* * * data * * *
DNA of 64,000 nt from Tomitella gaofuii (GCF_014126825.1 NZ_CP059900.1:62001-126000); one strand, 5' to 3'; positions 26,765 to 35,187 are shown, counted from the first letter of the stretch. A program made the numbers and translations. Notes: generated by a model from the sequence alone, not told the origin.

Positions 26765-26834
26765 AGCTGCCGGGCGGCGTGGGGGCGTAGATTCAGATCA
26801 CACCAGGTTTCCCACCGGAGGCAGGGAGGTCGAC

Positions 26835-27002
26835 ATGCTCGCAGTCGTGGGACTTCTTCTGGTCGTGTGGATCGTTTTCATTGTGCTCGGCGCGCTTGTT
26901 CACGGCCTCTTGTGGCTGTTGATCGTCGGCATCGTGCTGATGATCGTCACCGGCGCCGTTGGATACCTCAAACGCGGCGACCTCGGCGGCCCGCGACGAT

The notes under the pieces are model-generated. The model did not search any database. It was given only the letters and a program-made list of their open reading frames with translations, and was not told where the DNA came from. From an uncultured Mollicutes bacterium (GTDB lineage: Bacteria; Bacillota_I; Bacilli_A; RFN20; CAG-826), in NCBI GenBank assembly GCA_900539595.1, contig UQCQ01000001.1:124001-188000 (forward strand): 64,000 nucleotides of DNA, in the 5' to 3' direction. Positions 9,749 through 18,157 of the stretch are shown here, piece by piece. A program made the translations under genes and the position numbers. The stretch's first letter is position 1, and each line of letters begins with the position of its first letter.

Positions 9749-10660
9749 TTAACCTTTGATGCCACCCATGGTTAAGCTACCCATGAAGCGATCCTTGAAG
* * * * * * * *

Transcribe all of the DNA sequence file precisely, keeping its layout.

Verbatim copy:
DNA of 64,000 nt from Tomitella gaofuii (GCF_014126825.1 NZ_CP059900.1:62001-126000); one strand, 5' to 3'; positions 26,765 to 35,187 are shown, counted from the first letter of the stretch. A program made the numbers and translations. Notes: generated by a model from the sequence alone, not told the origin.

Positions 26765-26834
26765 AGCTGCCGGGCGGCGTGGGGGCGTAGATTCAGATCA
26801 CACCAGGTTTCCCACCGGAGGCAGGGAGGTCGAC

Positions 26835-27002
26835 ATGCTCGCAGTCGTGGGACTTCTTCTGGTCGTGTGGATCGTTTTCATTGTGCTCGGCGCGCTTGTT
26901 CACGGCCTCTTGTGGCTGTTGATCGTCGGCATCGTGCTGATGATCGTCACCGGCGCCGTTGGATACCTCAAACGCGGCGACCTCGGCGGCCCGCGACGAT

The notes under the pieces are model-generated. The model did not search any database. It was given only the letters and a program-made list of their open reading frames with translations, and was not told where the DNA came from. From an uncultured Mollicutes bacterium (GTDB lineage: Bacteria; Bacillota_I; Bacilli_A; RFN20; CAG-826), in NCBI GenBank assembly GCA_900539595.1, contig UQCQ01000001.1:124001-188000 (forward strand): 64,000 nucleotides of DNA, in the 5' to 3' direction. Positions 9,749 through 18,157 of the stretch are shown here, piece by piece. A program made the translations under genes and the position numbers. The stretch's first letter is position 1, and each line of letters begins with the position of its first letter.

Positions 9749-10660
9749 TTAACCTTTGATGCCACCCATGGTTAAGCTACCCATGAAGCGATCCTTGAAG